It was an approach that extended into his financial dealings. Without Meyer-Wolden for advice, Becker was astonishingly profligate. For 10 years through the Noughties, he rented a substantial house in Wimbledon, paying £22,000 a month. As a financial decision, it made no sense: London property was accelerating in value as never before and instead of investing in it, he was throwing away money in rent.
But then, he always preferred more adventurous investment to the straightforward. Fancying himself as being able to read the market better than others, Becker was forever telling friends of new opportunities he was chasing in cryptocurrency or Nigerian gold mines. As with his poker, his choices were rarely winners. When he was convicted earlier this month, the scale of his mismanagement was clear: in addition to the unpaid loan, Becker owed about £4 million to the Swiss authorities and about £800,000 in liabilities over a conviction for attempted tax evasion in Germany.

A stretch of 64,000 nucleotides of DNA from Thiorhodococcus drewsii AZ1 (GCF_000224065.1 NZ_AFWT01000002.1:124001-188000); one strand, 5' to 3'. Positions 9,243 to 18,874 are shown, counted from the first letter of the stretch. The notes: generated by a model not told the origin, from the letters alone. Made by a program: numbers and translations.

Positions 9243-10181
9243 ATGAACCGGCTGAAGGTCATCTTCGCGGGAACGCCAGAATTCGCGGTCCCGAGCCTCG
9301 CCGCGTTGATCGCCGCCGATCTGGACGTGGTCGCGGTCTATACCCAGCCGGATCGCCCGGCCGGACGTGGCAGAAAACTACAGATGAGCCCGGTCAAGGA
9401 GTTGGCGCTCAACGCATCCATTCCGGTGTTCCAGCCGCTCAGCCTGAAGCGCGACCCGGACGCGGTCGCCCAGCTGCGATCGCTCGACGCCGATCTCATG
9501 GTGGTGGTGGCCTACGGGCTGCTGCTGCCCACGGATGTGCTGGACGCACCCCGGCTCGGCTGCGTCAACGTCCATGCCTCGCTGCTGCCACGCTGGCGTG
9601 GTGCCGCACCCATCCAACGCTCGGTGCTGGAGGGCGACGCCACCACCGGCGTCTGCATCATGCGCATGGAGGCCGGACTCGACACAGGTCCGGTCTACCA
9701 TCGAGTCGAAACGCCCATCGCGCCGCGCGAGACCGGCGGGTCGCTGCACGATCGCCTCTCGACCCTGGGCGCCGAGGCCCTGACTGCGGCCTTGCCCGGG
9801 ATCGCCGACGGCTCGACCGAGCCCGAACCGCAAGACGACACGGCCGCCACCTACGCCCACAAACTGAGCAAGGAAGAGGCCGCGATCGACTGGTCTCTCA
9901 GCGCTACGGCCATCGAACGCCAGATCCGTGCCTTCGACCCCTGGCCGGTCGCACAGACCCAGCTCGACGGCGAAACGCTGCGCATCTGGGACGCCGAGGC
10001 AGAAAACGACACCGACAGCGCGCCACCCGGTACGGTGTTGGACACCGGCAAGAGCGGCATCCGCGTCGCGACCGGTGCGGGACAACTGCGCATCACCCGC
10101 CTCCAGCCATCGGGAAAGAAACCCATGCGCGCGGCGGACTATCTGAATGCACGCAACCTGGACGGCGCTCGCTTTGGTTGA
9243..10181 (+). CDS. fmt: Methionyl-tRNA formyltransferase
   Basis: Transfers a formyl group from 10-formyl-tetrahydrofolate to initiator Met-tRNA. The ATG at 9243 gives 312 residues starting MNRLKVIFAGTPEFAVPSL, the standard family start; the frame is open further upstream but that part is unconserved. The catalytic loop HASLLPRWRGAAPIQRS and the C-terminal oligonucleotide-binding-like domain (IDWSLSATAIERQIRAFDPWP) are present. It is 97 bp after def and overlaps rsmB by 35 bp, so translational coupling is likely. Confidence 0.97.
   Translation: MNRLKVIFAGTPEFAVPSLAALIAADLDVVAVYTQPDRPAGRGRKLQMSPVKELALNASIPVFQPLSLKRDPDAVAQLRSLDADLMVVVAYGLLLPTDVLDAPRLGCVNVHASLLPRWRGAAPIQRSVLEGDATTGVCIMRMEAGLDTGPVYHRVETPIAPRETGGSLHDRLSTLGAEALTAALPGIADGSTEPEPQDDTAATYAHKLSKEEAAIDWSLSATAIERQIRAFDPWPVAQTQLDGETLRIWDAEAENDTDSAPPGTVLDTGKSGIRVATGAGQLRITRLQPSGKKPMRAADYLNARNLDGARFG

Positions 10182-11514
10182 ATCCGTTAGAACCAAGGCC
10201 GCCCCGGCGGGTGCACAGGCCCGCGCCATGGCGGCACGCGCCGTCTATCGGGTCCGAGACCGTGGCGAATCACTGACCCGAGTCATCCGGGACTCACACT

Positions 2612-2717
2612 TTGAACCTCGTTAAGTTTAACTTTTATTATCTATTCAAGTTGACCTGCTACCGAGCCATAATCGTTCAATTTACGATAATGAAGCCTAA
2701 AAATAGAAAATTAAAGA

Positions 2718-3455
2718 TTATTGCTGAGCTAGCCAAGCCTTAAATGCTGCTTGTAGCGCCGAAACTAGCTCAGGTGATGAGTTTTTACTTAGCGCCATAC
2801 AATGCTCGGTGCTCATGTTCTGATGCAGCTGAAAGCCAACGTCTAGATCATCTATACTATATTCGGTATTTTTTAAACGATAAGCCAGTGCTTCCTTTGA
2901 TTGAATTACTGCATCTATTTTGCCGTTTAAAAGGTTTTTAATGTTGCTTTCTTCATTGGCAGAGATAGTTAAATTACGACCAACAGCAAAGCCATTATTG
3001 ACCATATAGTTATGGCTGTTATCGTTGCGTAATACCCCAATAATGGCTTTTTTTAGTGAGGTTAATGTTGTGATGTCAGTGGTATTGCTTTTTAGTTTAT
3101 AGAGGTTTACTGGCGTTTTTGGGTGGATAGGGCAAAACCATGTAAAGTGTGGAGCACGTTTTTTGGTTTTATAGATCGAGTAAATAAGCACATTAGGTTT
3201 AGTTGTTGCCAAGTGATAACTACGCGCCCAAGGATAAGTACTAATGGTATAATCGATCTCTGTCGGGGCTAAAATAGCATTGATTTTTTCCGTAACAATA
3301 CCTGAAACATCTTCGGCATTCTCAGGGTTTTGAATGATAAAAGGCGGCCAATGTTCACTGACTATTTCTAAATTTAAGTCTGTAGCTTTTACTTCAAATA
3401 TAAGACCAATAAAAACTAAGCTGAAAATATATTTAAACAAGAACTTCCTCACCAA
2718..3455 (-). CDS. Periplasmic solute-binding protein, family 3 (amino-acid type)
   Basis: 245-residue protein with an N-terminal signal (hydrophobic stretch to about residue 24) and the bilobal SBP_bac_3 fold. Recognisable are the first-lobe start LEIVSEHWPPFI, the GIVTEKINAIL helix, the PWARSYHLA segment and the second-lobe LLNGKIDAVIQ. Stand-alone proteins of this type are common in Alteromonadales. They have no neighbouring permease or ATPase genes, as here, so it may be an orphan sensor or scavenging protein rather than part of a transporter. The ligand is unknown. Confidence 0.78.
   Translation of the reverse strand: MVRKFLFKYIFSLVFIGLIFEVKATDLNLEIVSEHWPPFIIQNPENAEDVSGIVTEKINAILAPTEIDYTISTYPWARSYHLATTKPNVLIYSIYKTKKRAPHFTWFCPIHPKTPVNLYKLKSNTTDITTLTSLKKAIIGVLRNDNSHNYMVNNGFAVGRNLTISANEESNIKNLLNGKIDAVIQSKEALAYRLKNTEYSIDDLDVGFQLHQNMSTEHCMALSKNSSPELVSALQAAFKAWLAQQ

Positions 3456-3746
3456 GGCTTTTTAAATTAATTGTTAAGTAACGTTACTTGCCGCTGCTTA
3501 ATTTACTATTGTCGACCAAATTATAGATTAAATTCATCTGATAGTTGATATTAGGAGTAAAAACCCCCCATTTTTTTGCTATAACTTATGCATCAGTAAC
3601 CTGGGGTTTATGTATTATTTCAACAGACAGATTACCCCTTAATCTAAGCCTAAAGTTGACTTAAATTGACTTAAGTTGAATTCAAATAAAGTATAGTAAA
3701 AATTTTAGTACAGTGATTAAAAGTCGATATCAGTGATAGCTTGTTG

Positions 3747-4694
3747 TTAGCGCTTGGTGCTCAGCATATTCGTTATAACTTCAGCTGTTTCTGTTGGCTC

Still, we loved him. He was a hugely admired commentator for the BBC’s coverage of Wimbledon for more than 15 years. He was a team captain on They Think It’s All Over. He was a columnist on this newspaper, twinkling with charm even as he missed his deadline.
He became, too, a successful coach, using his vast experience to help turn Novak Djokovic from a contender into a serial winner. Becker didn’t try to upgrade the Serb’s technique – he just told him how to win. And how Djokovic prospered, securing the Australian Open four times with Becker in his box.
Through it all, as the money disappeared in alimony, bad investments and relentless spendthrift habits, Becker just assumed the well of his career earnings would never run dry. Or that he could borrow from friends, as he was increasingly prone to do, telling them he was just looking for something to tide him over.
Even as he awaited sentence after being found guilty, he was photographed in Notting Hill looking at property with his latest girlfriend. He thought he could dodge his responsibilities to his creditors and keep on enjoying his wild spending. He was Boris after all.
He lived by different rules. Now finally his bluff has been called.